It also guaranteed the strength of the Nibuchu Treaty. 

In a cleft stick. 

For Emperor Kangxi and Russia, the attitude towards the Treaty of Nebuchu was completely different. 

First of all, for the Qing court, all previous dynasties attached great importance to the north. After all, the enemies of the traditional Central Plains dynasty generally came from the north. For the Qing court, it was the Mongolian forces dominated by Zhungeer, who colluded with tsarist Russia and posed a great threat to the Qing government. 

So in fact, Emperor Kangxi planned to make concessions to the Nibuchu Treaty this time, that is, if Russia agreed to withdraw from Yaksa, east of Lake Baikal, then it would be best. If Russia insists on not withdrawing, then it can also be given to him, with spring as the boundary. 

The reason for the decline to this extent is entirely from a realistic point of view, after all, for the Qing government, the land in the northern part of Heilongjiang is useless, and our country's attitude towards useless land is very clear-no. 

After all, defending the ground costs money, and it costs a lot. 

Naturally, you don't want to do it if you hold on to a loss-making business with little profit. 

The final Nibuchu Treaty was basically by Kangxi's plan, which stipulated that the eastern part of the boundary between China and Russia was from Xinganling to Hagia Erbiqi River and Erguna River, and the north of Heilongjiang, to the south of the Wusuli River and the east of the Wusuli River, was the territory of the Qing Dynasty. 

But for Russia, Yaksa is what they see as their territory. after all, Russia has been expanding massively over the Urals and has never thought that the Nebuchu region is any different from other no man's lands.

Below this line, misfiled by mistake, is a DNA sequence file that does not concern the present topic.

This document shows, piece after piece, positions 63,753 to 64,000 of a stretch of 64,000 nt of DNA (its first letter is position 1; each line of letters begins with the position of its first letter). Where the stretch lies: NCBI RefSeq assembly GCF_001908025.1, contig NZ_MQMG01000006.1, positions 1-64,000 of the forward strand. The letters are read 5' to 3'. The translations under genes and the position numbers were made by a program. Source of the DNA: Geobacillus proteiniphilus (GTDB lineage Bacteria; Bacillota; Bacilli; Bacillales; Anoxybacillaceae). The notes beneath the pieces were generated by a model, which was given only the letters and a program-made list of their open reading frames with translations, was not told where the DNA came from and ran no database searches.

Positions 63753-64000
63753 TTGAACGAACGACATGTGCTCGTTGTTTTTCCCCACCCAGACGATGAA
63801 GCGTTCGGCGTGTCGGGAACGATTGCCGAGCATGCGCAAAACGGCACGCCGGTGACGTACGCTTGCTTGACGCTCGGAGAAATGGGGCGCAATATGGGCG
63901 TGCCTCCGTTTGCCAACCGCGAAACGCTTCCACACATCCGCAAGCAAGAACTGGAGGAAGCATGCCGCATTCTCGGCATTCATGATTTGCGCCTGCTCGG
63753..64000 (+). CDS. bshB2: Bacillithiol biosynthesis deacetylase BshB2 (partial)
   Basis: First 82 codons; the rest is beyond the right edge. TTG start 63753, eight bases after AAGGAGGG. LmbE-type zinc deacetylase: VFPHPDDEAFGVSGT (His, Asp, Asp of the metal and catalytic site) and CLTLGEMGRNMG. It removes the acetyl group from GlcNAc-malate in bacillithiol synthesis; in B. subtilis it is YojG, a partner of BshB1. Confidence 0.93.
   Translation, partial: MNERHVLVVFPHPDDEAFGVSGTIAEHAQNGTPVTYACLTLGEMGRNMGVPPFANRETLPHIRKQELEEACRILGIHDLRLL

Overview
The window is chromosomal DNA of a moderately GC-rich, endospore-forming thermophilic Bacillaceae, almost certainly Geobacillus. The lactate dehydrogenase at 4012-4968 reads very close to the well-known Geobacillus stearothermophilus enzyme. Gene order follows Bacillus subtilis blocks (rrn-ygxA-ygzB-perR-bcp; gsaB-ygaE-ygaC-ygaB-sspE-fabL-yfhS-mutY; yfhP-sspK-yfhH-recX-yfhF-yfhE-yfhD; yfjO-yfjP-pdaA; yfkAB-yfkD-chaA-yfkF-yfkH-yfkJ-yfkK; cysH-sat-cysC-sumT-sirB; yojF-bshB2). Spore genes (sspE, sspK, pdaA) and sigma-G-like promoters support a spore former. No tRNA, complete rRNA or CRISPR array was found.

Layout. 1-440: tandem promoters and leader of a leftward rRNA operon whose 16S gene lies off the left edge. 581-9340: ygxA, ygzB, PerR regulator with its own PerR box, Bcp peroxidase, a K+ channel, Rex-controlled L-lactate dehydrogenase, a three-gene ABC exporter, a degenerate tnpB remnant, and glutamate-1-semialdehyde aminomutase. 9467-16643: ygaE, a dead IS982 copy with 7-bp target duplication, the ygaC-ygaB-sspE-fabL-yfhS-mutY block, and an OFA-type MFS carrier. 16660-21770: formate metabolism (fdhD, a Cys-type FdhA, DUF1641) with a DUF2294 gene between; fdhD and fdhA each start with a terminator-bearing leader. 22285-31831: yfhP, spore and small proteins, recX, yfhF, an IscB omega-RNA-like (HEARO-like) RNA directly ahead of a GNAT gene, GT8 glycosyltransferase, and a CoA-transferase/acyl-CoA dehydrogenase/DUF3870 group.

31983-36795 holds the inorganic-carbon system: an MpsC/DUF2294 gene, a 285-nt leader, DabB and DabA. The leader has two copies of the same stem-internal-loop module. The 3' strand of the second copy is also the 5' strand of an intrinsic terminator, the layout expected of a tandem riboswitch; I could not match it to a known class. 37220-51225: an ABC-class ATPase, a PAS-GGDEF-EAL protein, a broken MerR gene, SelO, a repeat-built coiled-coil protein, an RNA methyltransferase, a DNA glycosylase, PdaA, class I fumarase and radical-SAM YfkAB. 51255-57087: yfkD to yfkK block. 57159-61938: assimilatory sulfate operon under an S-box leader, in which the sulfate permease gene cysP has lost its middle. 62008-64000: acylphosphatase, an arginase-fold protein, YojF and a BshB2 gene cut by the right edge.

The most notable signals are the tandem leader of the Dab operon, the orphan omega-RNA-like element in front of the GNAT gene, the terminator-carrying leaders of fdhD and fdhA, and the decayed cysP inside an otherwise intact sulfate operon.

In addition, in the eyes of Russian historians, the Qing government never regarded the people of Nibuchu as their people, as the saying goes: "in Amur, the Manchu people did not adopt defensive tactics, and their military purpose was only to rob and take the locals." 

The Manchu people did not regard Amur as their territory, nor did they regard the locals as their people. "but in fact, this remark does not stand up to scrutiny at all, and the so-called tactics of" fortification and persistence "are entirely in the Western point of view. because the Russians think that castles must be built to be regarded as territory, but in fact, our country has always been the rule of remote territory, and there will be no particularly strong restrictions on remote areas. 

However, according to these views, Russian historians have long believed that the final demarcation line of the Nibuchu Treaty is at the level of national humiliation. Vasilyev, a Russian historian, once commented: "Under such circumstances, the Buryat people voluntarily joined the Russian state. At the same time, the Buryat people of Outer Baikal also volunteered to join Russia after seeing Russia's military superiority." 

However, the "invasion" of the Qing government made Russia lose the land that it had joined voluntarily, so Russia has always believed that Russia, the boundary of the Heilongjiang region, suffered losses. 

However, domestic scholars in our country often think that our country should have more territory in the provisions of the Nibuchu Treaty, because Lake Baikal in Beihai, where Suwu shepherds sheep, has been one of our spheres of influence since ancient times, so in fact, our country has suffered great losses. this has led to a particularly interesting phenomenon that both sides think that they have suffered losses and that no one has taken advantage.